So I’m trusting. I’m letting go of pride. I’m letting go of my identity. I’m pursuing the passions that He’s placed inside of me because they are there for a reason. I’m letting go of fear of the future, of the fear of other people’s judgement, and of a fear of failure and instead believing that He will make my life beautiful and pleasing to Him.

Praise the Lord for freedom. Praise Him for truth. Don’t allow a desire for comfort or security to smother the truth about who you are and what you were made to do. “For my thoughts are not your thoughts, neither are your ways my ways, declares the LORD. For as the heavens are higher than the earth, so are my ways higher than your ways and my thoughts than your thoughts.” Live the life He made you to live, because that life is the only life that can truly satisfy.

A Year Later

Well, it’s been almost exactly a year since I’ve returned from Italy, which doesn’t seem possible. Many of the friends I made on the trip are graduating next week, so this might be the last week we’ll all be able to get together and talk about our experiences. One of my favorite parts about studying abroad at an OU program is that we are all still in the same area and can meet up frequently to talk about our experiences when it seems like no one else understands. My time in Italy sometimes feels like a distant dream but at other times feels like it just ended yesterday. I still get pangs of a feeling almost like homesickness when I hear someone speaking in Italian or have a glass of good wine with friends. I get a little sad when I see my friends posts from their time abroad and sometimes look up flights to Europe just for fun. The hardest thing for me is having to stay in Oklahoma, where Florence and Rome aren’t just a train ride away. My advice to everyone about to finish up their time abroad is to take as many videos as possible. Video your trip from your home to your favorite coffee shop. Video the street you walk down every day. Video your friends, the train, your home, anything, because they’ll be really comforting when you’re stuck in the hundred degree heat of Southern Oklahoma. It’s hard to come back, but also necessary because you won’t fully understand and be able to appreciate your time abroad until you’re back.

OU Cousins

College is a really neat time because there are people from all over the world all around you. Instead of having to travel to another place to meet people from other parts of the world, you can just walk around campus. OU does a really great job of helping the international students and the local students to get to know each other and create a space for international discussion. One of the ways OU does this is through the OU Cousins program, which pairs an international student with an American student for a semester or a year. OU Cousins hosts events throughout the year such as the OU Cousins barbecue so that students can spend time with their Cousins and learn more about their respective cultures and just spend time with them as a friend. You can request a cousin from a certain country or region of the world, but I honestly think it’s so much more fun to just let them pair you with someone from anywhere. My OU Cousin is from Saudi Arabia and she has opened my eyes to a part of the world that I have never experienced before. It’s not required that you go to the OU Cousins events to be a member of the program, but I would highly recommend going to them because your cousin might introduce you to some of her friends and vice versa, expanding both of your circles and helping you to meet more people from all over the world. This is honestly one of my favorite programs at OU, and my college experience wouldn’t be what it is without it!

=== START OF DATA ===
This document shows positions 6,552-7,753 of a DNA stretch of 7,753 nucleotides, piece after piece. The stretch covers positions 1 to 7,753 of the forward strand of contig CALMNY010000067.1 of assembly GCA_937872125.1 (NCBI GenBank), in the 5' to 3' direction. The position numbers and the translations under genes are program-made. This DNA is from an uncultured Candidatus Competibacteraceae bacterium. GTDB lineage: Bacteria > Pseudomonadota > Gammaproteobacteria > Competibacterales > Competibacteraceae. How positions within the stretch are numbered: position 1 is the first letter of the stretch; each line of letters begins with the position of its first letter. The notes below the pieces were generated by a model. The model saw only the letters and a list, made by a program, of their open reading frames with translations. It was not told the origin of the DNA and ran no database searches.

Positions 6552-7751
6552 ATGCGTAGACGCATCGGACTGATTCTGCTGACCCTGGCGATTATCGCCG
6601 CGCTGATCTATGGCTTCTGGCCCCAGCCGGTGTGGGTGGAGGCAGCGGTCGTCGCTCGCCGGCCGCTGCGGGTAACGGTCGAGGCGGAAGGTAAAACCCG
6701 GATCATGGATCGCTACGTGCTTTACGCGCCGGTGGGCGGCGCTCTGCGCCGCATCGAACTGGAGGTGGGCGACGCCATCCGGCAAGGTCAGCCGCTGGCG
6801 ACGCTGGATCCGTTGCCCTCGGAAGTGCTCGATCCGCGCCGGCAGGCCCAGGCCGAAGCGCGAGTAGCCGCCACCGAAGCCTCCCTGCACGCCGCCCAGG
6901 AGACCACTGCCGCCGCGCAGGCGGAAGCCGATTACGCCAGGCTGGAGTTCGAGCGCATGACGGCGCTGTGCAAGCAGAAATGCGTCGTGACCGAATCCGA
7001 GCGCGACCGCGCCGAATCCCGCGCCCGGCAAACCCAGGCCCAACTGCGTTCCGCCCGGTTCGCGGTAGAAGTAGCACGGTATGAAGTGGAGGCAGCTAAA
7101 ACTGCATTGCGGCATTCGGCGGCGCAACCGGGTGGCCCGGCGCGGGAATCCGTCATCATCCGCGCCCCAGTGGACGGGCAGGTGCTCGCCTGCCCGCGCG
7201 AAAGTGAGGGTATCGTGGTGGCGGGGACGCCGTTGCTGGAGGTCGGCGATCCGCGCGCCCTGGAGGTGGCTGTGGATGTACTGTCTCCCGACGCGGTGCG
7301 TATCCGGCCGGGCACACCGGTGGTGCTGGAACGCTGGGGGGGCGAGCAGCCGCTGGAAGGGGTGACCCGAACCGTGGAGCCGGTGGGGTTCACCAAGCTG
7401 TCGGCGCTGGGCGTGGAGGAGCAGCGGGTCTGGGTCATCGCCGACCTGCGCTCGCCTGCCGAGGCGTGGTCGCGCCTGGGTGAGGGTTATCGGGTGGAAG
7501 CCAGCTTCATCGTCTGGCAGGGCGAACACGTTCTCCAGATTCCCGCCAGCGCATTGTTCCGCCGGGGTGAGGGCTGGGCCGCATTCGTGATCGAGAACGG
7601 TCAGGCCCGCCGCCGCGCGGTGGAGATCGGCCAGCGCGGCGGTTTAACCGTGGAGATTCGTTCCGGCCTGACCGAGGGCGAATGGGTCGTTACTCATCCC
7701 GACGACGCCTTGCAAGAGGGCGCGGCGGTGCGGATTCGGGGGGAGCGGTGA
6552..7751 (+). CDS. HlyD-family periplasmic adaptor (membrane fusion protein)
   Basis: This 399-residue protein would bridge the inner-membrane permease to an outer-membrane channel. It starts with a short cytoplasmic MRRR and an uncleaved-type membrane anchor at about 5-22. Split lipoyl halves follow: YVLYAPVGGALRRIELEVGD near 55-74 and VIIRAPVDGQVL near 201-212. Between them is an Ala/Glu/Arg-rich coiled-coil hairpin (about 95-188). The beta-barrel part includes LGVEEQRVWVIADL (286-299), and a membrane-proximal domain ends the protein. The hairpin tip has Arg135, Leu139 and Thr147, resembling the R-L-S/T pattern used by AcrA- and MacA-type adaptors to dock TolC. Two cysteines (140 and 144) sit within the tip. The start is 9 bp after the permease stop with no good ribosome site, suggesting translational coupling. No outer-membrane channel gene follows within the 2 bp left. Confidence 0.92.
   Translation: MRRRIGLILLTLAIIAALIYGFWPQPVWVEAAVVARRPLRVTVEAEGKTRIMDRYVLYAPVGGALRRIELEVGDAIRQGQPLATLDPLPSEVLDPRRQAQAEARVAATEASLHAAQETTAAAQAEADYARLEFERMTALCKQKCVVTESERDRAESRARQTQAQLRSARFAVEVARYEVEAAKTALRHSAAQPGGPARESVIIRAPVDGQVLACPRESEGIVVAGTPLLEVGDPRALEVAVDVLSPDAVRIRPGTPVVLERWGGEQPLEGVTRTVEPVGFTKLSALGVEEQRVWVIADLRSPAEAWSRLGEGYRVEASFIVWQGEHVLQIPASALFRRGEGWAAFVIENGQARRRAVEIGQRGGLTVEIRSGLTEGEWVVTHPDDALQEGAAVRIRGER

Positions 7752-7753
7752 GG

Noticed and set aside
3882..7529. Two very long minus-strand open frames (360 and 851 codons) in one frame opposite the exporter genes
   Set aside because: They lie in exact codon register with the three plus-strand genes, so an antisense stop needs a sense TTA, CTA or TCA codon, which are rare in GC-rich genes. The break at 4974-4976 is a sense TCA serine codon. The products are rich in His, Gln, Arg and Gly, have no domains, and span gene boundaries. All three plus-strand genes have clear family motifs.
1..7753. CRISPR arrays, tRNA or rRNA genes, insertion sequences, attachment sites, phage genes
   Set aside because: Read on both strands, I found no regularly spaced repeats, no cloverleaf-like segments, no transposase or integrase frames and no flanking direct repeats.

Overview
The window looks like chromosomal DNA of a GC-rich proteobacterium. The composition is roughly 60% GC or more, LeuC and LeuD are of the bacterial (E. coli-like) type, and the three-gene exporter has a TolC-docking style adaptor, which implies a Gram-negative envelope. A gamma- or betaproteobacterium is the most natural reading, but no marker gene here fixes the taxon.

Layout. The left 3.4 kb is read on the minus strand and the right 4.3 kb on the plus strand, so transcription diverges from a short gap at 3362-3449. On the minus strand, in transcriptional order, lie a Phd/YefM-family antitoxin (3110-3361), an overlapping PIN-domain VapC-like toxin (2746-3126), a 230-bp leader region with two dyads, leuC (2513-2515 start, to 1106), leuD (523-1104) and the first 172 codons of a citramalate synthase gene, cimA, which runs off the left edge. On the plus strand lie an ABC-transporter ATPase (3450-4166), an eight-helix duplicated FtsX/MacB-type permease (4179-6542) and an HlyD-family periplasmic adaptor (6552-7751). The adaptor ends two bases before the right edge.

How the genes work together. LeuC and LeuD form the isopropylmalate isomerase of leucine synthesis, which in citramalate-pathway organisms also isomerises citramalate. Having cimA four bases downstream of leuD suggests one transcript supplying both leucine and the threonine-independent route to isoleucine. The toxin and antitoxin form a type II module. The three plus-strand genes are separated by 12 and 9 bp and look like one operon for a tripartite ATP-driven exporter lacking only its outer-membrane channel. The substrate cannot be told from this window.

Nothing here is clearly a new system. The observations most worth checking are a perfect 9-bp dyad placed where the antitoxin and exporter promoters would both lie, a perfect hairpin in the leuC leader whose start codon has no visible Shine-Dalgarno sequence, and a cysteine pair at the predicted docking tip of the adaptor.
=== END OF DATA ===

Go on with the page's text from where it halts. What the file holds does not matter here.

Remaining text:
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The Spanish Club

One of my favorite things about the university experience is that there’s a place for everyone. No matter what your studying or what groups you identify with, you’re bound to find a place where you belong. I love the Spanish club at OU because it brings together people who would otherwise never come into contact with each other. The members of the Spanish club share a love for the Spanish language and all of the cultures that are associated with it, which really allows us to quickly find a common ground and s place to belong. Almost all of the members of the Spanish club are either majoring or minoring in Spanish and are passionate about the language. It’s really fun to watch people discuss the language and have a time outside of the classroom to share their feelings and thoughts and plans for the future concerning Spanish. The Spanish club offers meetings once a month (which usually include snacks) that are a really chill time to meet other students at OU who share the same interests as you! There are usually once-a-semester events, such as the Dia de Los Muertos event last semester, that are open to the community. If you’re looking for a place where you can connect with other people who love the Spanish language, definitely check out the Spanish club!

Karnatak Music and Bharatanatyam Dance Concert

As part of the Masala World Music Concert Series, the University of Oklahoma hosted a Karnatak Music and Bharatanatyam Dance concert that featured singer and dancer Lavanya Raghuraman and mrdangamist Poovalur Sriji. The first half of the concert featured several different songs in different styles, melodic modes, and rhythmic cycles, while the second half featured different styles of Indian dance. Some of the songs that were performed were written by Dr. S. Ramanathan, the grandfather of Lavanya Raghuraman, which made the concert a very personal and emotional one unlike any I’ve ever attended. The soundscape was very unique because while the singing and the drumming were live, the rest of the instrumental music was recorded, and the same pitch was used for each of the live songs. Another part of the soundscape was the soft tapping of hands on legs as members of the audience kept the tala with Lavanya Raghuraman.